A study by Future Workplace shows that a growing number of Millennials are managing Gen X and Baby Boomer professionals, with 83 percent of workers saying they’ve seen this within their office. A survey by Upwork, a company that pairs businesses with freelancers, found that 48 percent of millennial managers are director-level or higher already.
Employers should work to offer flexibility whenever possible and learn that there are other, more innovative, ways of completing work than traditional methods. When you think about the global workforce, what thoughts come to mind?
For years, employers have been aware of employee engagement and retention issues in their workplaces. These organizations have engagement policies that typically address engagement for the organization under one policy, without any differentiation for the generations of employees. In this article, I will highlight some of the characteristics that differentiate millennials from other generations and explain why employee engagement should be top of mind for managers. By looking in detail at the results, companies can understand those drivers on which boomers and millennials are aligned – and those on which they are not aligned. Whether a driver is more or less important for millennials is only the first indicator.
Common Misperceptions Associated With Millennials
Sixty percent of employees say the ability to do what they do best in a role is “very important” to them. All employees, regardless of age or gender, placed the greatest importance on this aspect of a job. But millennials are more likely than both Gen Xers and baby boomers to say a job that accelerates their professional or career development is “very important” to them. It seems they are not only looking for a job they are passionate about, but one that fits into the bigger picture of their career path. Given that they make up about one-third of the American workforce, it should be no surprise that millennials are having a profound effect on all aspects of work. In fact, millennials are becoming a driving force in making workplaces safer for everyone. If you are looking to further your career in occupational safety and health, understanding the millennial perspective is vital.
There are many ways to offer flexibility, such as options to work from home, start at later times or dress casually. There’s an idea that the older generations tend to micromanage younger employees, but millennials want to be trusted to do their jobs without micromanagement. It’s important that employers realize that properly answering questions can lead to a greater understanding and better work from the millennial workforce. Plus, questioning the way things are done is not necessarily displaying a lack of respect. It is possible that there is indeed a better, more efficient way to complete tasks.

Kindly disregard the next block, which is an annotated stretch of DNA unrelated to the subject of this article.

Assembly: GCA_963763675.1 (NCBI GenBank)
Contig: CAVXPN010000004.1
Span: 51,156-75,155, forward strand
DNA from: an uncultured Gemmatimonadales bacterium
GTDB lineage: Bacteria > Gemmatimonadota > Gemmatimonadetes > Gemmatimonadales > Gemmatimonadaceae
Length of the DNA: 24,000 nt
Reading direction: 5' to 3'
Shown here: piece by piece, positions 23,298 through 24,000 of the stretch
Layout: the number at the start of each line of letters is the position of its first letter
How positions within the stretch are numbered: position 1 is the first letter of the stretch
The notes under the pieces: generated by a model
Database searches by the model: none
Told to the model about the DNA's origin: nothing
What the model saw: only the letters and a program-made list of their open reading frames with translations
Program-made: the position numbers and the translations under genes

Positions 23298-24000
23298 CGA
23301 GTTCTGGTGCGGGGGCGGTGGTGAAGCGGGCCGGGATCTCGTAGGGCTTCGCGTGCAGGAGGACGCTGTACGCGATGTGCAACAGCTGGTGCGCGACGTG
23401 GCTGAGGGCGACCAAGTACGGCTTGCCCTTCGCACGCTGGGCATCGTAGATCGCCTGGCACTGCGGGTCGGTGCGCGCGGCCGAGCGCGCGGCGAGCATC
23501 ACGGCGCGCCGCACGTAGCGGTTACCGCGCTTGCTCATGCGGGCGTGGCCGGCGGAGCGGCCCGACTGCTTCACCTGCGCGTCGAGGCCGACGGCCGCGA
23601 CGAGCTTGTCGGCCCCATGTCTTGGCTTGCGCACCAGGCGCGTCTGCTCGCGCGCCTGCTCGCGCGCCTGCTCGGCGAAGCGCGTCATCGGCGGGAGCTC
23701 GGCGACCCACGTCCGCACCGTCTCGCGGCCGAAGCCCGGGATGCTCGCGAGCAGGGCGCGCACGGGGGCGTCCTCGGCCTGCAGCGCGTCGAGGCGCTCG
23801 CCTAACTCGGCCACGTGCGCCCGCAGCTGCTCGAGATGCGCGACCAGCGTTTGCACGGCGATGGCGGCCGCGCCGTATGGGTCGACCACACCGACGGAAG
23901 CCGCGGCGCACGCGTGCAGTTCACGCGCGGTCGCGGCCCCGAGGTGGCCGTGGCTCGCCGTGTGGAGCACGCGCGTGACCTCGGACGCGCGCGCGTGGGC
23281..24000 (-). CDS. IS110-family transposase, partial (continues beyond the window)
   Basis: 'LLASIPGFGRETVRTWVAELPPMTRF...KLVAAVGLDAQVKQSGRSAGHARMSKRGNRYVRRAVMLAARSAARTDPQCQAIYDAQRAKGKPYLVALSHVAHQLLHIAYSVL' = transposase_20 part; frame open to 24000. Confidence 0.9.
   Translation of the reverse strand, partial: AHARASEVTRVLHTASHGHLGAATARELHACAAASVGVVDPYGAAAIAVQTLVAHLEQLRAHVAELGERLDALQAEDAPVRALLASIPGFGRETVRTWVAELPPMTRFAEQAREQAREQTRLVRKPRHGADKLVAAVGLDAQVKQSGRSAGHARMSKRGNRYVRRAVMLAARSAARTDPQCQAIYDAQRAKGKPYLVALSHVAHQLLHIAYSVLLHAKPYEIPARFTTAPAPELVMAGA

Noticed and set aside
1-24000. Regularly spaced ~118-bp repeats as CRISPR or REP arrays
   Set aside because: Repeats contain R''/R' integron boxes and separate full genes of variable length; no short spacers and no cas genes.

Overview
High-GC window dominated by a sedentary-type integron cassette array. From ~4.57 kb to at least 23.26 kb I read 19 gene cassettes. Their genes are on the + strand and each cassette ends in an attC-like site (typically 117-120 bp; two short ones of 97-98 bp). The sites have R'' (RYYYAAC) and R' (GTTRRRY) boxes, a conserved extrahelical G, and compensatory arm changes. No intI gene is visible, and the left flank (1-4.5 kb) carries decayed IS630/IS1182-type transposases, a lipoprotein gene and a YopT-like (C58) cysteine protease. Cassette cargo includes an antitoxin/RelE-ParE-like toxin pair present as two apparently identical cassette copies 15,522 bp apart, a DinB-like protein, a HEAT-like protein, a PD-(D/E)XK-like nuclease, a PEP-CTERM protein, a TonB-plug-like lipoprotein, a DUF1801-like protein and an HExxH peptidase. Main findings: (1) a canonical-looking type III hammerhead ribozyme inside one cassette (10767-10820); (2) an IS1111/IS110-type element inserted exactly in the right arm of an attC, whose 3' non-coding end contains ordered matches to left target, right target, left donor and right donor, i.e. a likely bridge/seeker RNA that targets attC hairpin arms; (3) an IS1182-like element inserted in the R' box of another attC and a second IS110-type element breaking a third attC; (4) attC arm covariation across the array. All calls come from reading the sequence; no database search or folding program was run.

Motivating millennials in the workplace can be as easy as listening to their ideas – and implementing them when they’re worthy. More than 41 percent prefer to communicate electronically rather than face to face or on the phone. On the whole, technology dominates and is integrated into their lives in a variety of ways. Furthermore, millennials said that technology is often a catalyst for workplace conflict among the generations as they often feel they are held back due to outdated working atmospheres.
When it comes to employee engagement, I concluded that generational differences do exist between millennials and baby boomers. In pushing these findings further and into practice, employers should adopt the belief that to sustain prolonged engagement, they must understand carefully manage the engagement drivers and threats.
Contact us today to learn more about how our tools and approach can help you support your employees and the strength of your business. Still, there are signs that things could change for more workers. Some large and influential companies, including Walmart and Apple, have recently begun talking about the need to shift from prioritizing shareholders above all else to taking care of their employees too. And as more millennials become bosses and more job seekers demand a saner way to work, companies will have no choice. It’s still rare for companies to operate this way, and the obstacles are bigger than any one company’s H.R. Some older employees may think new hires should suffer the way they did, and employers benefit from having always-on workers.
A key challenge will exist around creating approaches to engagement that are perceived as equitable across generations. Remote working – Younger generation managers are more likely to embrace remote working, both for their employees and their staff. Three-quarters of millennial and Gen Z managers have team members who work a significant portion of their time remotely, versus 58 percent of baby boomers. By 2028, 73 percent of all teams are expected to have remote workers. Another trait that many Millennial workers share is a desire for a higher purpose in their working lives. This generation is drawn to workplaces that can clearly state the value they bring to their clients and to the world. As part of a globally-aware group, Millennials want to know how the work they do benefits those around them, and employers who can communicate their values are often preferred.